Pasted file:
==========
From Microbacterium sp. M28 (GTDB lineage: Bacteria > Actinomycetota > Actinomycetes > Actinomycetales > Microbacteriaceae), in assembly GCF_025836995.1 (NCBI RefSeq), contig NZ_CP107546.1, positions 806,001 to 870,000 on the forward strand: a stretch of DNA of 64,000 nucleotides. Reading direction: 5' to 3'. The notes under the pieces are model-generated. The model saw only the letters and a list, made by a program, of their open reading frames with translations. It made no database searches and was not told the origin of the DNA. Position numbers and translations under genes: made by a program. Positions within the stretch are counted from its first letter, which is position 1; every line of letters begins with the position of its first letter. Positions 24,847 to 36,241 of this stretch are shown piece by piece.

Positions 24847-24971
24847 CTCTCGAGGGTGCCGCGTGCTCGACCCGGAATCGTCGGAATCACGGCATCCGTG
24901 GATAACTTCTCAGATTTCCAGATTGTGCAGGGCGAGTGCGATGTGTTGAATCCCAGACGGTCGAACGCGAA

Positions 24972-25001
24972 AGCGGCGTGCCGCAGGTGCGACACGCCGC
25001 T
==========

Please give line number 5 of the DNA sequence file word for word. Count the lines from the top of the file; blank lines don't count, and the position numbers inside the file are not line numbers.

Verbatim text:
Positions 24972-25001